Taho is singularly committed to protecting his people—in other words, the best son Lord Daigo could hope for. But there’s a sadness in Mutsu and Hyougo’s reckoning of this new, colder Tahoumaru.

Even as he admits that he is well within his rights to reclaim his body, Jukai weeps over what Hyakkimaru has become as a direct result of his handiwork. He believes all he did by restoring the boy’s body is allow him to continue travelling down the River of Hell.

He is comforted when he learns that Hyakkimaru isn’t navigating that river alone—there is someone close to him, not an enemy, who can keep him human—and when Hyakkimaru calls him “mama,” well…there shouldn’t be a dry eye in the room!

Jukai doesn’t give Hyakkimaru a new leg, but he doesn’t condemn him for fighting to take back what’s his, even if it will cause great pain, suffering, and misfortune for the people of Daigo’s domain. All of this falls on Daigo’s shoulders, not Hyakkimaru’s or Tahoumaru’s or Nuinokata’s.

And yet Tahoumaru is taking up the mantle of lord of a realm whose prosperity is owed to a single young man who had no say in the matter at the time. But thanks to Jukai, Hyakkimaru does have a say. And once he tracks down Dororo at that cove, he’s no doubt going to continue contributing his “two cents.”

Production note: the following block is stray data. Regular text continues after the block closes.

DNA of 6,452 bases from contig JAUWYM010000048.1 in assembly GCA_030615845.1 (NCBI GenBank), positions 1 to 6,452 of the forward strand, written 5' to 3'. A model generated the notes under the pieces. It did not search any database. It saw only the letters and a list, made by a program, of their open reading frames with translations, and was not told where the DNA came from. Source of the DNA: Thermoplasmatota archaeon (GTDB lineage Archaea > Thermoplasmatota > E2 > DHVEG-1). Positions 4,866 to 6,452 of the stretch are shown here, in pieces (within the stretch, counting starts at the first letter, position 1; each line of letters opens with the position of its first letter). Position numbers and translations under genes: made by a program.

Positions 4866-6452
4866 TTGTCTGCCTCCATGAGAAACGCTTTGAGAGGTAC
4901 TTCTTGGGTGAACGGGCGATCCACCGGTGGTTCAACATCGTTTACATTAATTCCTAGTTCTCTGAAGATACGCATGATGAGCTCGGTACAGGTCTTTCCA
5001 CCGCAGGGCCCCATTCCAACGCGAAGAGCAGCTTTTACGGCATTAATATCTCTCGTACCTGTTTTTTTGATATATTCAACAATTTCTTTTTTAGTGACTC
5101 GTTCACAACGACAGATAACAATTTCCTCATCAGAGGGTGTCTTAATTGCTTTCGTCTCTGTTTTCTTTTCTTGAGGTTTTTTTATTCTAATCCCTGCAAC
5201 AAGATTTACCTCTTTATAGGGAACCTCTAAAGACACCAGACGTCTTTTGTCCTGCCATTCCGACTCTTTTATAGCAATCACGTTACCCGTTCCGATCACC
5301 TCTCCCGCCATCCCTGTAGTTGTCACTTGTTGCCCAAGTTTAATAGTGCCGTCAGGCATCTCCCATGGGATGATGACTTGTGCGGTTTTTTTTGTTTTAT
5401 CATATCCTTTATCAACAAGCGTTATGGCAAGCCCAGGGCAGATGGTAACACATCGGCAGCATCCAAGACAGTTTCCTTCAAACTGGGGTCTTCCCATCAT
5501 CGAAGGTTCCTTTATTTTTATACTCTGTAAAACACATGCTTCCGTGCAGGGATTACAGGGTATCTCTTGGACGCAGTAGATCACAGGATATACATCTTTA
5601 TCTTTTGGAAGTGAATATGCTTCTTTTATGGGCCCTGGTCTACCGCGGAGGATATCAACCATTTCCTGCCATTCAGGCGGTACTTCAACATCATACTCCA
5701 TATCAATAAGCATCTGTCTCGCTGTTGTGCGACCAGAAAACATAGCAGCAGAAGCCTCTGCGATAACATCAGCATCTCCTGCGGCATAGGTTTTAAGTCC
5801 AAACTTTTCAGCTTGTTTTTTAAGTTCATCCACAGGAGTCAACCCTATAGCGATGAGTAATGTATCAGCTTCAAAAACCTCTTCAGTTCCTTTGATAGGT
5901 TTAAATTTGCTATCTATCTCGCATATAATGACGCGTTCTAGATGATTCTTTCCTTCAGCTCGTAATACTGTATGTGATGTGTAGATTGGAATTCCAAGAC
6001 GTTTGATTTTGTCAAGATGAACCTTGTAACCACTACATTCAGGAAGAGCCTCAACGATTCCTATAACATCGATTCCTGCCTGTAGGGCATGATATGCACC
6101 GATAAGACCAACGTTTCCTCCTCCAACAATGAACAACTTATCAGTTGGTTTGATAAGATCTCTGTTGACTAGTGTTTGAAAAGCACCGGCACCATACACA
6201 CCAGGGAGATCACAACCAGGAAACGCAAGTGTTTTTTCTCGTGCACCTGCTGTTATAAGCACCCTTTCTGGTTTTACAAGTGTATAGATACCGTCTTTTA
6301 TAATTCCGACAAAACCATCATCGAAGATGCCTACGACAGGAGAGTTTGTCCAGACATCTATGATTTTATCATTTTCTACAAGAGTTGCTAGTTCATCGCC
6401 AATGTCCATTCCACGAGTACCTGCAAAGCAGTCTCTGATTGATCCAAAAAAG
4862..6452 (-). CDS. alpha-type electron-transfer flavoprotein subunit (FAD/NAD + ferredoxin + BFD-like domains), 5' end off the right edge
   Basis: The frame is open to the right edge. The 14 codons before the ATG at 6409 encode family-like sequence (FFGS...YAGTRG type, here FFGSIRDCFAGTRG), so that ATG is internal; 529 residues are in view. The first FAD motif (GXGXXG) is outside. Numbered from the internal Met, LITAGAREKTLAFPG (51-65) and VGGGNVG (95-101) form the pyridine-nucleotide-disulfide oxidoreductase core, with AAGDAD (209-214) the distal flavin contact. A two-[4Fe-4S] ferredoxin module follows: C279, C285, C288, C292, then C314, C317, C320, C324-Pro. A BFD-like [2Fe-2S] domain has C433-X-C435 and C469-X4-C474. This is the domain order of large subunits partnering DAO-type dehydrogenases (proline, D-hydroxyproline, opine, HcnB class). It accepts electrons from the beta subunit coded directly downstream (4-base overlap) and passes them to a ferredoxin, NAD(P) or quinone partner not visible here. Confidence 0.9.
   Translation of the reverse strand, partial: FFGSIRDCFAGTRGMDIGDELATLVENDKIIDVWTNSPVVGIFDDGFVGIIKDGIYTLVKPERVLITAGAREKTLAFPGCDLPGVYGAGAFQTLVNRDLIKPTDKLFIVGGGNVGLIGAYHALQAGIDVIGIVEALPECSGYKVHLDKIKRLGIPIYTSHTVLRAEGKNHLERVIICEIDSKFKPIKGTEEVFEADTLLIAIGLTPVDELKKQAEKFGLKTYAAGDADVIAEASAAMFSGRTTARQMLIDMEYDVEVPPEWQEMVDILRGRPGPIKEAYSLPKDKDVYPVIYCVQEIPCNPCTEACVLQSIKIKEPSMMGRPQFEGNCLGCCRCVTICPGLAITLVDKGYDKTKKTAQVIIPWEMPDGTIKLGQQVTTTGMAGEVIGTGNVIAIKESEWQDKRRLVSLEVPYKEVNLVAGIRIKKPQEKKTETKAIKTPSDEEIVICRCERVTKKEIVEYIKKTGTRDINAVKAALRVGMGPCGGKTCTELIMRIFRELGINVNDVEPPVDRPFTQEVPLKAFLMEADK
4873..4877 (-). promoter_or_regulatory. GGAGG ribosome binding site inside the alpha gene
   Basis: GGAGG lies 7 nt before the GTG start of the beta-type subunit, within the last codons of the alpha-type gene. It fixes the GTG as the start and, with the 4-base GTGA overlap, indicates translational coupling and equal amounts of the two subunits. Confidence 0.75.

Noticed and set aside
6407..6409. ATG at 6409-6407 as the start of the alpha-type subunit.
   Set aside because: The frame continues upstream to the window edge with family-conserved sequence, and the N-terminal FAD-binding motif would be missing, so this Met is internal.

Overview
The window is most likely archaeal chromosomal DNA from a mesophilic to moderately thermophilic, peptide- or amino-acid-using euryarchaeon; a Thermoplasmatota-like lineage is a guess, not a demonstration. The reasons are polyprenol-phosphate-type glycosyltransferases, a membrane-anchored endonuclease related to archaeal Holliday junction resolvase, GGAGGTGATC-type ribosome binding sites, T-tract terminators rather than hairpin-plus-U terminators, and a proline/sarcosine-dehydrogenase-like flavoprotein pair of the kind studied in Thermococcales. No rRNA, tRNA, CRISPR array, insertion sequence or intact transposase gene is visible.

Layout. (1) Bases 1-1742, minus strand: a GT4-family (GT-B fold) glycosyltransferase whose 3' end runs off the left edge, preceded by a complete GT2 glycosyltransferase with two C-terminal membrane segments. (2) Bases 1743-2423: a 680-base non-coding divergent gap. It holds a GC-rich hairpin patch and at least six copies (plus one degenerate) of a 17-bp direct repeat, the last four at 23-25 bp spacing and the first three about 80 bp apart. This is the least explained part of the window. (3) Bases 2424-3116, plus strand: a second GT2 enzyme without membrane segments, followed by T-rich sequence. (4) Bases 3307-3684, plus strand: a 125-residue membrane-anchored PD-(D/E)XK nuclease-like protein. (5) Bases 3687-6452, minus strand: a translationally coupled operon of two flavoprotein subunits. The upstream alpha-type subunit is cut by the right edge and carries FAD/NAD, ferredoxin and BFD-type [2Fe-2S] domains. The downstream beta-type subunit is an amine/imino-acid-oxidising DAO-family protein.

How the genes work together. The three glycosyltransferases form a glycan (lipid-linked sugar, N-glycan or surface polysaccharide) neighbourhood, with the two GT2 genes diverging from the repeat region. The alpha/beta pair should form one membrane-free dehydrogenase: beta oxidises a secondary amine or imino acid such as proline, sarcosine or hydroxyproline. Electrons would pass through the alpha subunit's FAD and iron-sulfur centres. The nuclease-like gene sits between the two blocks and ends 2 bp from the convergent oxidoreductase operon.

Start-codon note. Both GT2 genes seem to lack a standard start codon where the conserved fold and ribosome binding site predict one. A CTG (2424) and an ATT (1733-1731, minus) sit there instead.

Dororo – 16 – Nobody Listens to Dororo

I wish that instead of a large trove of gold that continues to paint a literal target on Dororo’s back, his dad’s “lifelong ambition” could have been something as simple as giving his daughter he raised as a son a safe and comfortable life. That would have meant setting aside larger ambitions like rebelling against the samurai, but it would prevented Dororo from living such a hard life, and from being in his current predicament: captured by his dad’s former No.2, Itachi.

Itachi dug up Dororo’s mother’s remains and found half of the map, and he believes her son has the other half, if not on his back then in his head. To that end, he takes Dororo to the cove where the treasure was stashed, and makes his latest in a long line of mistakes: trusting a crazy-eyed one-armed sole survivor of a village, whose self-proclaimed family consists of two giant sharks. Did I mention he fed them his arm, and has made a habit of feeding him live humans?

Dororo warned Itachi not to trust the kid, and of course, Dororo turns out to be right. One of the two boats carrying half of Itachi’s men is capsized, and its occupants eaten by one of the sharks. He promises to return at sundown to finish off the other half, including Itachi and Dororo, and orders one of the sharks to keep watch.

Itachi—now a brigand again after being double-crossed by the samurai he double-crossed Hibukuro to join—quickly loses hope in getting out of this alive, but Dororo loudly admonishes him, using his own shit life so far as an example of the importance of keeping one’s head up and not giving up even when death seems close. Itachi notes that Dororo sounds like his old man.